Outlooks for spring, summer and autumn 2019 Summary: The Climate Impact Company season 1-3 ahead climate forecasts are updated and valid for spring, summer and autumn 2019. The outlook is based on presence of weak El Nino, regional warm SSTA off each coast and the soil moisture regime ahead of the warm season. The spring outlook is confidently projecting a warmer-than-normal pattern in the West while Texas and Louisiana are wetter-than-normal. The entire U.S. is projected warmer-than-normal during summer with hottest risk in Texas, the Northeast and Northwest. Most of the U.S. is warmer than normal in the U.S. Climate discussion: The outlooks are generated by a constructed analog. Given the uniqueness of climate in recent years added methodologies include incorporation of optimum climate normal (OCN) and influence of unique regional SSTA regions. A constructed analog is simply the current ENSO regime retrogressed 12 months to find similar character in the Nino34 SSTA. Given the change in the long-term cycles of ENSO, Pacific decadal oscillation (PDO) and Atlantic multi-decadal oscillation (AMO) in the 1990’s analog years are generally selected from the past 2-3 decades only. OCN is the 10-15 year climatology rather than the conventional 30-year climatology given the steady annual warming of the global climate. Regional SSTA have become an important predictor for portions of continents often with residual downstream affects. Large areas of warm SSTA tend to support warming subtropical ridging while cool SSTA regions support presence of a cool semi-permanent upper trough. The current global SSTA pattern (Fig. 1) indicates 5 regions which will have influence on the U.S. climate. Of course, ENSO leads the charge although direct impacts on North America climate during the warm season by an ENSO regime are not nearly as strong as during winter. ENSO is trending into El Nino now and all dynamic/statistical models, on average keep a weak El Nino going for much of 2019 (Fig. 2). Regional warm SSTA are located in the Gulf of Alaska and southwest of California. The question is whether these warm zones spread into one-another signaling warm phase of the PDO for 2019. Dynamic models increase the warming but further diagnostic evidence is required to increase confidence on that call. For now, CIC projects a weak +PDO for 2019. Presence of this feature increases risk of a western North America upper ridge pattern. Off the East Coast of the U.S. a semi-permanent warm SSTA zone continues and is expected to remain in-place for 2019. Influence on North America climate is increased risk of an upper ridge across the Southeast/East U.S. or just offshore. The ridge is held in-place by an expected semi-permanent upper trough over a cool pool south of Greenland. The constructed analog forecast is based on the presence of warm SSTA off each coast of the U.S. and weak El Nino to project the season 1-3 ahead climate. The analog years indicating presence of weak El Nino through the warm season coupled with warm SSTA off the west coast of North America and East Coast of the U.S. include 2005 and 2015. Also considered in the warm season forecast is the influence of soil moisture. Currently, a large portion of the Central and East U.S. is observing soil moisture in the 95 to 99 percent wettest in the 1895-2019 climatology (Fig. 3). Historically, taking from the past 2-3 decades of climatology (for JAN/FEB) the super wet late winter soil moisture condition across the U.S. is similar to 2016, 2010, 2005 and 1998. Interestingly, each of these analog years found an El Nino-driven climate to produce the wet soil regimes and later that year El Nino was gone and La Nina was developing. A La Nina later in 2019 is not out of the question. Combining the group of analog years (above) 2005 is weighted twice and 2015 once to produce the base analog forecast. 2016, 2010 and 1998 are eliminated due to the strong La Nina that developed and not expected in 2019. As previously indicated OCN is also averaged with the analog years. Fig. 1: The global SSTA weekly analysis by NCDC/PSD and regions having influence on the North America climate for 2019. Fig. 2: A collection of dynamic and statistical ENSO phase forecast models using Nino34 SSTA indicates weak El Nino ahead. Fig. 3: The daily soil moisture anomaly observations based on ranking using the 1895-2019 climatology is indicated. DEC/JAN/FEB 2018-19 verification: Most winter outlooks were biased cool in the South U.S. due to an anticipated weak El Nino episode. Other factors outweighed the influence of ENSO on the U.S. climate pattern during winter especially an unusually strong polar vortex delivering historic cold to the Midwest and West U.S. in February. The warm SSTA off the Southeast U.S. coast biased the southeast quarter of the nation very warm. The combination of strong upper level features including the February polar vortex combined with persistent warmer than normal ocean water either side of the continent also lead to a wet/white winter leaving U.S. soil moisture abundantly wet as meteorological winter concludes. The winter 2018-19 temperature anomalies so far (Fig. 4) are more representative of a La Nina climate compared to an El Nino climate (Fig. 5-6). Fig. 4-6: The Dec. 1, 2018 to Feb. 19, 2019 U.S. temperature anomalies compared to winter El Nino and La Nina temperature composites. MAR/APR/MAY 2019: Forecast confidence INCREASES as weak El Nino is more confidently forecast and the influence of late season snow cover and wet U.S. soils causes the outlook to be less anomalous warm than previously issued. That’s the trend the constructed analog should present. During spring the clear warm zone is the West U.S. despite the cold/snowy end to meteorological winter. Occasionally, the warmth stretches across the central Plains. Canada and the Northeast U.S. are adjusted cooler to near normal. The Gulf region is temperate with above normal cloudiness and rainfall expected most obvious over Texas. Wet weather also affects British Columbia. Fig. 7-8: Climate Impact Company constructed analog climate forecast for meteorological spring 2019. Previous forecast below. JUN/JUL/AUG 2019: Forecast confidence is about average. The concern is that the Great Plains, Midwest to Appalachian region could be cooler due to the wet soils in this area entering the summer season. Anomalous heat in the Northwest is confidently forecast and a fairly significant warmer change. The East U.S. remains hotter than normal although less extreme than previously indicated. The slightly less hot outlook is likely caused by widespread wet soils entering the summer season. Not quite as hot but the East is likely very humid this summer season. The precipitation outlook favors anomalous dry climate across the western Great Plains and Texas plus Florida. The dryness in Texas suggests at some point during summer the heat could become extreme. The only wet zone is confined to the southwest Tennessee Valley. The East-central U.S. forecast is not nearly as wet as previously indicated. Fig. 9-10: Climate Impact Company constructed analog climate forecast for meteorological summer 2019. Previous forecast below. SEP/OCT/NOV 2019: The autumn outlook is warmer than normal except temperate in the Southeast U.S. Forecast confidence on the temperature outlook is above average while the precipitation outlook is clearly made with below normal confidence. Of interest is where the wet anomalies are in regard to potential tropical cyclone activity which is off the East Coast and Mexico. Fig. 11-12: Climate Impact Company constructed analog climate forecast for meteorological autumn 2019.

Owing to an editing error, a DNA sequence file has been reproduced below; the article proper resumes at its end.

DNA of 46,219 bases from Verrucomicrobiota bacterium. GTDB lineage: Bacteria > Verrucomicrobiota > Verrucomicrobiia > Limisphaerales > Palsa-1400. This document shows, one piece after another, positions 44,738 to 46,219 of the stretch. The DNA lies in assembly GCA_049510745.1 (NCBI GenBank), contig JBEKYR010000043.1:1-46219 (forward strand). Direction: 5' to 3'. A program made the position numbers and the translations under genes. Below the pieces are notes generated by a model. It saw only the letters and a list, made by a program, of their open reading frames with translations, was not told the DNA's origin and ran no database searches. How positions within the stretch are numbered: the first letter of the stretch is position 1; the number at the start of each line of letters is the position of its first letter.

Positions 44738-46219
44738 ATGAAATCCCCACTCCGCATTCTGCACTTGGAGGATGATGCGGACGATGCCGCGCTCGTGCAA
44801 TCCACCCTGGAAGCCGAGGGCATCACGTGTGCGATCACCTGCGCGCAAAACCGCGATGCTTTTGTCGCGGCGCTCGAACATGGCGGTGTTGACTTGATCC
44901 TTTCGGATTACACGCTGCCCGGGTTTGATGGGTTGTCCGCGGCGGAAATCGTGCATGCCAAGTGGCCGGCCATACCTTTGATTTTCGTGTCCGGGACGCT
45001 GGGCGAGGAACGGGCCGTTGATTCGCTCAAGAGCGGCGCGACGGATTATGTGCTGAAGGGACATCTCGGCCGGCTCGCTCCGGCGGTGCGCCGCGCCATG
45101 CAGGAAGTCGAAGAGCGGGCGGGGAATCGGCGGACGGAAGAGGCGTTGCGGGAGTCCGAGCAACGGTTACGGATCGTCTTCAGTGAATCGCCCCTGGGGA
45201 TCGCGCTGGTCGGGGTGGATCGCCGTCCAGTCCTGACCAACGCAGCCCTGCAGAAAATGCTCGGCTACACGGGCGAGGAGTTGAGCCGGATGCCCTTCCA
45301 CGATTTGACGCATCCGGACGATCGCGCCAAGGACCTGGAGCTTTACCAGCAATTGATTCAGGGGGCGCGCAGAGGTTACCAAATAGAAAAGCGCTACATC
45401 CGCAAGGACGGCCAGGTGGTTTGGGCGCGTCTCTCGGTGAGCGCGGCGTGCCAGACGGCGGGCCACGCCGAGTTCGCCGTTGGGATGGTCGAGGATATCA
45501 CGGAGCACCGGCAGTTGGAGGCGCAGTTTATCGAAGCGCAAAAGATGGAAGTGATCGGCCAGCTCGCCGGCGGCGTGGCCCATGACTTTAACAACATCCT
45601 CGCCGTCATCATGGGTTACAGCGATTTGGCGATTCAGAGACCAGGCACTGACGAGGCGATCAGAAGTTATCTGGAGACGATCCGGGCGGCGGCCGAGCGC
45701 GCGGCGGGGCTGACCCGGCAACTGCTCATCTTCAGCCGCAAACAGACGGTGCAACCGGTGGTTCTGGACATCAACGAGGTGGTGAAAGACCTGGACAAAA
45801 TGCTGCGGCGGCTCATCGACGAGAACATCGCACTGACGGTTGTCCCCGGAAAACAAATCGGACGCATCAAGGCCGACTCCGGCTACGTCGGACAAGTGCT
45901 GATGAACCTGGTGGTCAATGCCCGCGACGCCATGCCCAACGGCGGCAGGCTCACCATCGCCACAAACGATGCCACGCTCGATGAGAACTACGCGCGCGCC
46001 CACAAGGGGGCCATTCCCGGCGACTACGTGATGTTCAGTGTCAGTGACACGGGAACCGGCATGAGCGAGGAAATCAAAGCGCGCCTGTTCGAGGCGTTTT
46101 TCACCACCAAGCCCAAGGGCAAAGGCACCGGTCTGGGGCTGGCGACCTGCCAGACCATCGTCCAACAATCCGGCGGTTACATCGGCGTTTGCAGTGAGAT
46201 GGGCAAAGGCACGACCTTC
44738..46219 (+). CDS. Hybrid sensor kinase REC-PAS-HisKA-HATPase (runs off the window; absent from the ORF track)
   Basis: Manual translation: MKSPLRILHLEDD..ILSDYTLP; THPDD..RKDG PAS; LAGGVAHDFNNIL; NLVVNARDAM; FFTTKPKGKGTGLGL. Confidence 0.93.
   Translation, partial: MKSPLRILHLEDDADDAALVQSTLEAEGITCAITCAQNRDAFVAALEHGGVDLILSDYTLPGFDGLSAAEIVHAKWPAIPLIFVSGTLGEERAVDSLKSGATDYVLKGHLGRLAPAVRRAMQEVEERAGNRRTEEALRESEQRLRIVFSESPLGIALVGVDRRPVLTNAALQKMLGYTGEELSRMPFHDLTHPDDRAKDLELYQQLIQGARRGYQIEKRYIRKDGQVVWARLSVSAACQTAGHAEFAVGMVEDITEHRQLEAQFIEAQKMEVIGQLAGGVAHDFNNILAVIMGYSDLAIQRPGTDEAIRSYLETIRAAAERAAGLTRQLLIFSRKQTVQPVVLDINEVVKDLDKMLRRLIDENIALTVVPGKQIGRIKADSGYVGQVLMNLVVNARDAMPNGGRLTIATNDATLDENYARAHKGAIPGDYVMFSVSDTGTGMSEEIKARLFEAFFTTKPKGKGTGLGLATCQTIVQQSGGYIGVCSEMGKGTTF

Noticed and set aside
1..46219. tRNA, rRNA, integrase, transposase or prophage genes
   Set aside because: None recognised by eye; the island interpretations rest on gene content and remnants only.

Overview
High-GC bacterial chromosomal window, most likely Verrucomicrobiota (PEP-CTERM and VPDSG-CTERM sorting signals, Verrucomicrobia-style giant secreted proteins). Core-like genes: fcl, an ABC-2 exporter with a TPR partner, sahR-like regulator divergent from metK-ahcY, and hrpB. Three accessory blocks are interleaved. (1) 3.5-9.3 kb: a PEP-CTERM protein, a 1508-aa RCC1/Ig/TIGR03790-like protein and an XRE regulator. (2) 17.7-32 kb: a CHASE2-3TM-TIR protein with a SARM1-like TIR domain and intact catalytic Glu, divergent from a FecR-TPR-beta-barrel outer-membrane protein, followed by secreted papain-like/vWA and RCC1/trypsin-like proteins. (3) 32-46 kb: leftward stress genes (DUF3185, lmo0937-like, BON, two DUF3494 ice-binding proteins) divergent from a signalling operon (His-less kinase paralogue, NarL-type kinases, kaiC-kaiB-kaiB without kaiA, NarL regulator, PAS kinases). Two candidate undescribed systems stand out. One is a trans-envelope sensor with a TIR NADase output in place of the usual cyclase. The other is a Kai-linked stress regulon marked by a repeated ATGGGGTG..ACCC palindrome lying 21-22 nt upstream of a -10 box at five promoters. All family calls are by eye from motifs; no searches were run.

02/21/2019, 3:07 pm EST